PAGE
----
Terming the University’s refusal to give extension as a “politically targeted move”, Sisodia further said in his another letter written on March 20 to the VC, “The political overtone in this whole process is quite palpable and is not expected from your high academic office.” 

Of the twenty-eight State Government funded colleges, twelve are fully funded while the remaining sixteen receive 5% funding from the Delhi Government. Colleges like Deen Dayal Upadhyay College, Bhagini Nivedita College, Acharya Narayan Dev College, Keshav Mahavidyalaya and others are fully funded by the state government while the rest sixteen include colleges like Gargi College and Kamala Nehru among others.

It is to note that these governing bodies are fully responsible to take all decisions for the smooth functioning of a college, including the admission and appointment process. Earlier too, the Delhi government had stopped funding in these colleges without the consensus on the GB nominees, which resulted in the teachers not receiving their salaries.

“It would not be desirable that the colleges are run without properly constituted governing bodies. It is therefore suggested that the term of the existing nominees be extended,” Sisodia’s letter further read.

Vice-Chancellor Yogesh Tyagi is yet to comment upon the matter. However, an official in the administration said that the university might take some decision on the extension by the next week.

Image credits: DU Beat archives

Shreya Agrawal

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A proposal was put forward by the Delhi University Administration in order to ask for funds for the construction of new infrastructure but it has been struck down by the Ministry of Human Resource Development.

The Delhi University administration asked the Ministry of Human Resource Development for Rs 5000 crore for the construction of a few buildings for the use by the University, but this proposal has been struck down by the MHRD. The MHRD termed the proposal as ‘unjustifiable’ and ‘over-hyped’.

According to sources, the DU administration submitted a quotation for the construction of buildings and had sought Rs 7,000 per square meter on an average, which was objected by the finance committee members who termed the quotation “unjustifiable”.

However, the issue of funds crunch has been raised by the Delhi University administration at various platforms, but the money that it had already hasn’t been spent by it and was returned to the University Grants Commission.

An elected member of DU’s finance committee said, “The DU administration has failed to spend Rs 300 crore it had received for the construction of buildings and other development work. The unspent money has already been returned to the University Grants Commission. Due to the short-sightedness and lethargic approach of the DU administration, the funds had lapsed”, as quoted in Sunday Guardian.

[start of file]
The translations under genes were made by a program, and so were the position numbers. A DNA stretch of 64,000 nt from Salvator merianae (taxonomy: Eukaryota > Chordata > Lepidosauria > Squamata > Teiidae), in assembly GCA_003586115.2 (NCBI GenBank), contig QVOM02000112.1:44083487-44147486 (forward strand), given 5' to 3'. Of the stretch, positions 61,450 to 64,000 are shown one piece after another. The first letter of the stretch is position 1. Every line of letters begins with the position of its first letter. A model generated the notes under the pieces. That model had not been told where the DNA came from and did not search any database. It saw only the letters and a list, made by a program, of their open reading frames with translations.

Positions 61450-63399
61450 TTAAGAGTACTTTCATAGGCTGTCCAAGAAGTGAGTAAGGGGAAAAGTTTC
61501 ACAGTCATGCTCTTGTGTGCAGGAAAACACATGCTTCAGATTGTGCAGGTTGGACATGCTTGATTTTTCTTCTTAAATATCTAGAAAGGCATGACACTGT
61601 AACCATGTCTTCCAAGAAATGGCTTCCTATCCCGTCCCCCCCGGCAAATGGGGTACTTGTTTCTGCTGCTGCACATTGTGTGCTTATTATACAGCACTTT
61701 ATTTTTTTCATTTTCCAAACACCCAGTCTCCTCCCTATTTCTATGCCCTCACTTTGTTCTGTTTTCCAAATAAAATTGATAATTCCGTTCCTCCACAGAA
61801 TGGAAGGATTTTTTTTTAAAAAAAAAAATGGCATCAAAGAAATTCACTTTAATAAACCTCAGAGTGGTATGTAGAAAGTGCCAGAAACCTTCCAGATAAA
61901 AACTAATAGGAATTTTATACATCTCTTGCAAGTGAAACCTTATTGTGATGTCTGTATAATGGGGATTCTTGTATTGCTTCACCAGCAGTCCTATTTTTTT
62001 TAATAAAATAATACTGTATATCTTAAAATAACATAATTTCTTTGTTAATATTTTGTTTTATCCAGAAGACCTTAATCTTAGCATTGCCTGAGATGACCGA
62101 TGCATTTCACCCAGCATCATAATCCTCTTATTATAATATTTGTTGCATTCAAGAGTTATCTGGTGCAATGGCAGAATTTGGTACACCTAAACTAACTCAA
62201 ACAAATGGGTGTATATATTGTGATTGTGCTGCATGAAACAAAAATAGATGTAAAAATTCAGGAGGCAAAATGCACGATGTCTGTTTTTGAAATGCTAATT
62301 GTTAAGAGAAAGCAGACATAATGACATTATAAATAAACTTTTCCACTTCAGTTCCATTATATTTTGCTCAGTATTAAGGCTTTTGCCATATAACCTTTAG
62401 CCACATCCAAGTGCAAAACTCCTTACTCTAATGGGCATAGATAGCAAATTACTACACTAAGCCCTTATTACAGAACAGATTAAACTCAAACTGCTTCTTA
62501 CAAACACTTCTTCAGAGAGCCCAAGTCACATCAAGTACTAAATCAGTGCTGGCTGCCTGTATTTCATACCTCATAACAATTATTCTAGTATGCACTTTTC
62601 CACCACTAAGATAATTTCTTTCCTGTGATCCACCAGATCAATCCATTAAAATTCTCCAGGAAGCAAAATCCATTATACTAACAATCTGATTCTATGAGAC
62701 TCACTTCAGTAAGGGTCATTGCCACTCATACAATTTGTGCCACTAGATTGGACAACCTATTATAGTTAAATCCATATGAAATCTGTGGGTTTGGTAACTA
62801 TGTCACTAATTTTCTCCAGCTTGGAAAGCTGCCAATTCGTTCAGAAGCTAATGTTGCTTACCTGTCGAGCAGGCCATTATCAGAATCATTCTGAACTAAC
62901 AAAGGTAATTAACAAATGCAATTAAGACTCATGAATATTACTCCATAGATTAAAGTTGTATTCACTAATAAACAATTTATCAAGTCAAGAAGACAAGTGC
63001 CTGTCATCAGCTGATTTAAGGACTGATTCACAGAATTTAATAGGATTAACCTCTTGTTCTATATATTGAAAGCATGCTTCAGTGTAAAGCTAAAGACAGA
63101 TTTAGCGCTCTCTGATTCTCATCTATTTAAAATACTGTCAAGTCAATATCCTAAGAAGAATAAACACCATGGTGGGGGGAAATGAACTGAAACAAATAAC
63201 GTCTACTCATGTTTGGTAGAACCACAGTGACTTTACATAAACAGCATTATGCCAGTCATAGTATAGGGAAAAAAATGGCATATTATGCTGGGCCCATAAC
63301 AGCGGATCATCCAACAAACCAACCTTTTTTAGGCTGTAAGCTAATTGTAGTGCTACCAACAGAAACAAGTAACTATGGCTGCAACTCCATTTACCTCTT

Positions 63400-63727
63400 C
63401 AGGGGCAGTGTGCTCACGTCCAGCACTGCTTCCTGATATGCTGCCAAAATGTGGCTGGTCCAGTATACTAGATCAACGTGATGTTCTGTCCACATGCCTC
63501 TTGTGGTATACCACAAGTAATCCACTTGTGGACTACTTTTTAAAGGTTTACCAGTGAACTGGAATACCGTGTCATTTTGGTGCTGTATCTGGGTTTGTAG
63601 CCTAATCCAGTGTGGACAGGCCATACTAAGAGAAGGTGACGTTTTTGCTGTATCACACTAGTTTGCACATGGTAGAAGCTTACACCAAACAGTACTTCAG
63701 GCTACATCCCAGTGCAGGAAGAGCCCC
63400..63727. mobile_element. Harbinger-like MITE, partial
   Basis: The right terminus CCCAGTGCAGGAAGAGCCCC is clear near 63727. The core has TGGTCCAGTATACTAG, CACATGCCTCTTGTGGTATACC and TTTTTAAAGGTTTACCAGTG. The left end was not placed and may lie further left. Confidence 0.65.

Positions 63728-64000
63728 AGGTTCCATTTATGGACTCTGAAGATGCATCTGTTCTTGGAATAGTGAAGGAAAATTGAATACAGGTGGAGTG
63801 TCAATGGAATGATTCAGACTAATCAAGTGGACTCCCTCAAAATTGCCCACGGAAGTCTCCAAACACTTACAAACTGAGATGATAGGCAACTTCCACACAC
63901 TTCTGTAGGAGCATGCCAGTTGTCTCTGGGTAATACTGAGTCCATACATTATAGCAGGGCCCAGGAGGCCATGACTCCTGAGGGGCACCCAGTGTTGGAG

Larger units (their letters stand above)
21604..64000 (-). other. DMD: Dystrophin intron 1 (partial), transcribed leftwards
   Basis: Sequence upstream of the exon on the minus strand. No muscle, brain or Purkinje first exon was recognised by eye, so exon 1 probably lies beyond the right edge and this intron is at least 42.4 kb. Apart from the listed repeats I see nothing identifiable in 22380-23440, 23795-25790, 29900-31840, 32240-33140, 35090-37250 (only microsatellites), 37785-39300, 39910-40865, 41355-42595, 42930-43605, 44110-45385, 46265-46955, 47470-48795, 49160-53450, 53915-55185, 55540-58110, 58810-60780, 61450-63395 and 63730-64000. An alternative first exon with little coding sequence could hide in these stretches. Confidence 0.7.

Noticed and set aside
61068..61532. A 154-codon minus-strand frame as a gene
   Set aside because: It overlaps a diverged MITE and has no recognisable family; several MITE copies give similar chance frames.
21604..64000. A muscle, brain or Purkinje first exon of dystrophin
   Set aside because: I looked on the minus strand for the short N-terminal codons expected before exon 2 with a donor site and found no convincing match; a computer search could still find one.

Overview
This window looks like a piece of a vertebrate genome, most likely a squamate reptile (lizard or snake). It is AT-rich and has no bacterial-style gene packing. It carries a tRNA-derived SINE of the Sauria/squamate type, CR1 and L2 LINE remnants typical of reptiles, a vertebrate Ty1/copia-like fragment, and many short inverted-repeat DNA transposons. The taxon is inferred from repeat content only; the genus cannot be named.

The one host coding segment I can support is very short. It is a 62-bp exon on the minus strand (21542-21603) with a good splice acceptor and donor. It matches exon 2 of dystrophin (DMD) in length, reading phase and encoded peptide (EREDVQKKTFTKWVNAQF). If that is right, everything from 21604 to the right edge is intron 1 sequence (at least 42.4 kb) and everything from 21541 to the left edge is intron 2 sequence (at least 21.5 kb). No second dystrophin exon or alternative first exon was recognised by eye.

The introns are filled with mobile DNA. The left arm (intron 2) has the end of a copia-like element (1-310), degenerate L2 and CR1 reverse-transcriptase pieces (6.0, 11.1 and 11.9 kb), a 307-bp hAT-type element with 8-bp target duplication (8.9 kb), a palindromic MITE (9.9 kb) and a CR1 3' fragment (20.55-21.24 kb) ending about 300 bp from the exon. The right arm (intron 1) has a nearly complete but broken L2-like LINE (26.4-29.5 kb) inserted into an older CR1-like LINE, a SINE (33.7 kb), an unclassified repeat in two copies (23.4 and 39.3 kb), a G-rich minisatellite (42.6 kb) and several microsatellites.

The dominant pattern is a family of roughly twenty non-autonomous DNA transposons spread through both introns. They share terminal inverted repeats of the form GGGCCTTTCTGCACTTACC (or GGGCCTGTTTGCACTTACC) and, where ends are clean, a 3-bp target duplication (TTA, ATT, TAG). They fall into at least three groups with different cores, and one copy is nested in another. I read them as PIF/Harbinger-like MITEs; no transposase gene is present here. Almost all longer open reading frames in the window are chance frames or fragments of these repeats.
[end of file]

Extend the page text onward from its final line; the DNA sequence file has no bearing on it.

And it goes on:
A proposal for a fund to the tune of Rs 5000 crore for the construction of buildings in DU was submitted by the DU administration in March during the finance committee meeting where MHRD officials were present. But the quotation that it had put up was considered to be too high. The DU proposal had sought Rs 7,000 per square meter as construction charges, which, compared to current market rates available for the construction of any building in Delhi, is more than thrice. Thus, MHRD officials openly criticized the DU administration and struck down the proposal, terming it unjustifiable and overhyped.

According to sources, the DU administration also sought for clearance of old bills of contractors but the validity of this demand was questioned by the finance committee on the basis that some of these bills are pending for over three decades. A similar demand was raised by DU to sought Rs 40 crore to clear a bill, but the original tender was of Rs 6 crore.

Abha Dev Habib, former member, Executive Council, DU told DU Beat, “While the UGC/MHRD has the right to scrutinize any proposal seeking a grant, increasingly the fear is that refusal to give grants will become a way to push universities to take loans for infrastructural requirements through Higher Education Funding Agency. These loans will have to be repaid primarily through student’s fees. We also want to add that right now the focus of the Government and universities should be infrastructure and manpower expansion required to cater to the EWS expansion. Unless this is done on a priority basis, universities will fail to cater to the increased number of students to intake on the count of EWS quota starting from this academic session.”

Thus it can be said that if the grants aren’t approved by the MHRD, then a hike in the fees of the students can be expected.

Image credits: DU Beat archives.

Priya Chauhan

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Often parents end up dictating our present in attempts to create a safe future, making us question what choice should you, as a child, make then?

Board exams are not just an examination for the students but also for their parents. Children and parents both feel the stress and anxiety. After crossing that phase, you realise how hyped these exams were but how real they felt when writing them. I remember looking back how my mother had become my one true support system and my dad took responsibility to get me whatever it was that I needed. This is how invested parents get at such a stage in our lives.